National Eye Health Week runs during the last full week of September, from 20 to 26. During this week, expect to learn all there is to know about keeping your eyes in tip-top shape, because your eyesight and your general eye health are just as important as the health of the rest of your organs.  

We’ve put together some tips to help you look after your peepers. Read on!

Wear Eye Protection

Sun protection shouldn’t stop at just your skin. Your eyes are exposed to the sun, too, and they’re not immune to sunburn. Even if you’re not looking directly into the sun (which is not recommended!), simply exposing your eyes to bright sunlight risks damage and irritation to your eyeballs.

Invest in a good pair of sunglasses with the CE mark, which ensures your eyes are adequately protected against the sun’s UV rays.

Limit Eyestrain

Your eyes are susceptible to eyestrain when you look at digital screens or objects like books up close for too long. Over time, eyestrain can lead to other symptoms, like head and neck pain, blurred or double vision, fatigue and headaches.

Fortunately, most cases of eyestrain can be treated as well as prevented by modifying your existing habits. It might be worth it to buy reading glasses or special computer glasses to prevent eyestrain. Additionally, take frequent breaks from your computer by looking away from your screen every 20 minutes for at least 20 seconds.

Put Down the Cigarettes

According to the NHS, smokers are more likely than non-smokers to develop cataracts and age-related macular degeneration (AMD), a condition characterised by blurred vision and/or partial vision loss. AMD also happens to be the most common cause of eyesight loss in the UK.

We understand smoking is difficult to give up. We’ve written blog posts in the past to help you put down your cigarettes for good, so do check them out.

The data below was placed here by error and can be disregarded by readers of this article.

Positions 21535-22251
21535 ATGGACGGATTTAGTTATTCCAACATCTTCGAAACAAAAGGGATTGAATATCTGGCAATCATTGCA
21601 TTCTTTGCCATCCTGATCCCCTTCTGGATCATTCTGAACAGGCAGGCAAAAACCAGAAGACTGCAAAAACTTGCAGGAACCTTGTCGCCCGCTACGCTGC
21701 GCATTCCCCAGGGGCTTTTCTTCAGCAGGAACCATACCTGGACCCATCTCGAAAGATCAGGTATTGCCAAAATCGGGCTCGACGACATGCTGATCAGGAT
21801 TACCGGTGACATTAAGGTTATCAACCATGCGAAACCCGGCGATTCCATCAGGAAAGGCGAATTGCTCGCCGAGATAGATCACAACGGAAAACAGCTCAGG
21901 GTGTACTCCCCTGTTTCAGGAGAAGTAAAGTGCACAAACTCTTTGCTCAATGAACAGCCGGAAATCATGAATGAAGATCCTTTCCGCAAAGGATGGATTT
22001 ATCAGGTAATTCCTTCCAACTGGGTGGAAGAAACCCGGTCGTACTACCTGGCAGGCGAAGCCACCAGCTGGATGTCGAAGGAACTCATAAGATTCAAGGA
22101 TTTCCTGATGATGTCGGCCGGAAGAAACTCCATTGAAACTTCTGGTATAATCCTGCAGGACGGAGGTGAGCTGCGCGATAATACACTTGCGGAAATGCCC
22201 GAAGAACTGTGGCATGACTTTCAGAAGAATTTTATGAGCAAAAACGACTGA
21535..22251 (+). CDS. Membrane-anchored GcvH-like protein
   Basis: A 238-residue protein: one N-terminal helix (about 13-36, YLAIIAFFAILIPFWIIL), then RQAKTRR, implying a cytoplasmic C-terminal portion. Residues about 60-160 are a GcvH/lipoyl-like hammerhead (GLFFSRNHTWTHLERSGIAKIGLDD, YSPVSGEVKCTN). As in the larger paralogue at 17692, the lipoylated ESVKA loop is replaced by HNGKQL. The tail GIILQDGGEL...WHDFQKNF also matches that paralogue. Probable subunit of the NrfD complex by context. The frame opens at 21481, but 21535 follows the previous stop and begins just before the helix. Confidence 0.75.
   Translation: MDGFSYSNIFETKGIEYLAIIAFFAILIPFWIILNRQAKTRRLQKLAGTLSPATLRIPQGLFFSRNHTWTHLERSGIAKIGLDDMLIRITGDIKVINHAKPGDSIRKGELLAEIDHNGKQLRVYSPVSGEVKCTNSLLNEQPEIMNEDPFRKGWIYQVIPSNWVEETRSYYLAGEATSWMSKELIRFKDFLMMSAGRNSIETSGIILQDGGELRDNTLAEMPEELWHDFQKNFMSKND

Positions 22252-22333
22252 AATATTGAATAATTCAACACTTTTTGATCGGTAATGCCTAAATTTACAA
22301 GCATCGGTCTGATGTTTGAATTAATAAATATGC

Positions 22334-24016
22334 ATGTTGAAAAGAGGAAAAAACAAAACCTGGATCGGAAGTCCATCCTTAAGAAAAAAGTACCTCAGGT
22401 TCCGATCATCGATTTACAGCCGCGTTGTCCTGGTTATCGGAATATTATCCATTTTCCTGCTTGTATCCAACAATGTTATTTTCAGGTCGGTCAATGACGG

Exercise Regularly

Regular exercise can have a positive impact on your eye health. Conditions like high blood pressure, high cholesterol, obesity and diabetes negatively impact the health of your eyes by affecting your eyes’ blood supply and connecting blood vessels. While exercise isn’t a cure-all for these medical conditions, it certainly can help reduce symptoms and, therefore, reduce your chances of permanent eye damage.

Get Regular Eye Tests

The importance of regular eye tests cannot be stressed enough. As eye problems don’t usually result in pain or discomfort, it’s easy to overlook them. Seeing an optician regularly not only ensures any eye conditions are spotted early, but also helps you determine if you need new glasses or if your prescription has changed. The NHS recommends getting your eyes tested every two years, unless recommended otherwise by your doctor.

We hope these tips helped. Looking after the health of your eyes is just as important as maintaining the health of the rest of your body, so if you haven’t already, don’t forget to book your next eye test.

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Until next time...

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